Winter Solstice 2020 by
100
(133 Stories)

Prompted By Hello Darkness

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4:20 PM central standard time.

Darkness descends. No sunrise until 7:17. Dark dominates for fifteen hours.

Pandemic fear grips me. More than 311,000 people dead.

Isolation. Zooms — too many zooms. News — too much news.

Books begun and abandoned. Sunday Times unfinished.

Too cold to visit outside in Chicago. 34 degrees numbs fingers and toes.

Too much Netflix bingeing.

Dark moods claim me.

No December holidays with kids and grandkids. No visits with friends.

Even on a warmish winter afternoon, not enough daylight.

I search for beauty and brightness.

Enjoy sunrise. Marvel at the beauty of the sunset.

Light candles. Persevere.

 

RetroFlash — 100 words

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Profile photo of Laurie Levy Laurie Levy
Boomer. Educator. Advocate. Eclectic topics: grandkids, special needs, values, aging, loss, & whatever. Author: Terribly Strange and Wonderfully Real.

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Characterizations: been there, moving, well written

Comments

  1. Laurie, this is so powerful, and so beautiful! Your words ring true for so many of us. Your use of just a few well chosen words and images take us on a deep but profound journey into the light and fill us with hope. Seriously, thank you!

  2. Betsy Pfau says:

    In 100 words, you catch the mood perfectly. You photos are stunning and I loved your final night of Hanukkah, fully-lit menorah. That did light up the night for a few, bright minutes.

  3. This was a truly well realized and poetic version of a Retroflash, replete with well-selected images to buttress the beautifully crafted language (I was tempted to say, lyrics). Thanks for this powerful contribution.

  4. Marian says:

    Love this, Laurie. And the candle lighting has a special meaning of hope this year.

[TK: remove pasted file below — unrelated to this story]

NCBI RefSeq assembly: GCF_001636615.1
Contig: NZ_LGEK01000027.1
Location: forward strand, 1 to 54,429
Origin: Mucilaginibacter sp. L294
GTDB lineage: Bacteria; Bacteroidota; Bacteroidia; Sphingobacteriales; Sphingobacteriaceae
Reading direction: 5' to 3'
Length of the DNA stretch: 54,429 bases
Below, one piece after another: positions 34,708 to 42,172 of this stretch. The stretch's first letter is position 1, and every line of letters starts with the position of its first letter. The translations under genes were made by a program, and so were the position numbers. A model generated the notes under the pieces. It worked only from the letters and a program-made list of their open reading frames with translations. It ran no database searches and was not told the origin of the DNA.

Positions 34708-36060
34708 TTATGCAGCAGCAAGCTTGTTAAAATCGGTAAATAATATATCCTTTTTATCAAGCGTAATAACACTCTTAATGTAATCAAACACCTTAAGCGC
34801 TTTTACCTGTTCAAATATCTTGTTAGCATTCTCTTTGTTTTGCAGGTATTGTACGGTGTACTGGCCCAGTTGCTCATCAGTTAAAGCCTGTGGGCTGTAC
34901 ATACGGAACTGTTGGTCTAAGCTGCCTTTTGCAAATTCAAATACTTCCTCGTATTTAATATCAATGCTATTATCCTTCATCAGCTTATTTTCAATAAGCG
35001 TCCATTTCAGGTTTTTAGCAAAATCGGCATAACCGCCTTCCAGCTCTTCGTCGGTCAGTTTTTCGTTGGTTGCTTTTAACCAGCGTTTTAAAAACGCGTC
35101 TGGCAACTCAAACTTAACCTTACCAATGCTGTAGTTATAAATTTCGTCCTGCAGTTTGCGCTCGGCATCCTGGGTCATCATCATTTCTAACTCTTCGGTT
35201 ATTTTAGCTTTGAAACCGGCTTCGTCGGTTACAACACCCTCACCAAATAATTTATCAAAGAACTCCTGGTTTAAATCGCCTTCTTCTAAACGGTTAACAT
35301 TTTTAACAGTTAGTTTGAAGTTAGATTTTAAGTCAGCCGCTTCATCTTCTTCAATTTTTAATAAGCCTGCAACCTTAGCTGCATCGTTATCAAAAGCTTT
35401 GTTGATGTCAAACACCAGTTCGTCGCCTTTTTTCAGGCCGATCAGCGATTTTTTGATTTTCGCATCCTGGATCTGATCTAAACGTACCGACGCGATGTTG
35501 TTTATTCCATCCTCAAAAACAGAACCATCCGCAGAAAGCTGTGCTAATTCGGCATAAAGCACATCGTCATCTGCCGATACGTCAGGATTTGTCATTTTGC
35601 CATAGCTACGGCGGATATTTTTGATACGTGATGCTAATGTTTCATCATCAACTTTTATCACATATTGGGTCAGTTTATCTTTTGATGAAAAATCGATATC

5. Suzy says:

    You have taken RetroFlash to a new level, both here and in “Ribbon Barrettes,” with amazing pictures that add so much to the story that it conveys way more than one would expect from 100 words. Perfect!

  6. John Shutkin says:

    I can only parrot what Suzy said, Laurie. You have somehow, and quickly, perfected RetroFlash. Your poetic words convey the message — bleak though it is — and nothing more needs be said. And yet your pictures complement and enhance those words. And add some unexpected beauty as well.

  7. Joe Lowry says:

    Nice presentation in this format.

  8. Beautiful flash, Laurie. The brief, declarative nature of your sentences mirrors the thought process so effectively, each observation adrift on its own, isolated raft. The pics served well to illustrate a passage of time, the cycle of day and night and to add an emotional/ visual counterpoint, familiar, universal. And the menorah lent weight — mebbe ‘illuminated’ your concluding resolve. Thanks!

  9. We tend to think of “statistics” or “quantitative measures” as almost the opposite of the poetic imagination with its emphasis on descriptive words, figurative language, qualitative observation. In that context, it is striking to begin your poem with the very quantitative measure of the time; two different times, in fact, and the statistical measure of the distance from one to the other (15 hours). These numbers work, and the whole poem is strong and meaningful. You have refuted my bias about keeping numbers separate from poems.

  10. We tend to think of “statistics” or “quantitative measures” as almost the opposite of the poetic imagination with its emphasis on descriptive words, figurative language, qualitative observation. In that context, it is striking to begin your poem with the very quantitative measure of the time; two different times, in fact, and the statistical measure of the distance from one to the other (15 hours). These numbers work, and the whole poem is strong and meaningful, and also makes use of other numerical data (e.g., no. of deaths). You have, refuted my bias about keeping numbers separate from poems.

  11. Wonderful RetroFlash Laurie.
    Yes too many Zooms, and too much news, and books put down and not finished. And may I add. cabin fever and short tempers and too much cooking and cleaning.

    But there’s light at the end of the tunnel if we hold out!

  12. Dave Ventre says:

    Succinct. The words are like snapshots, illuminated by actual snapshots.

    Short days are depressing!

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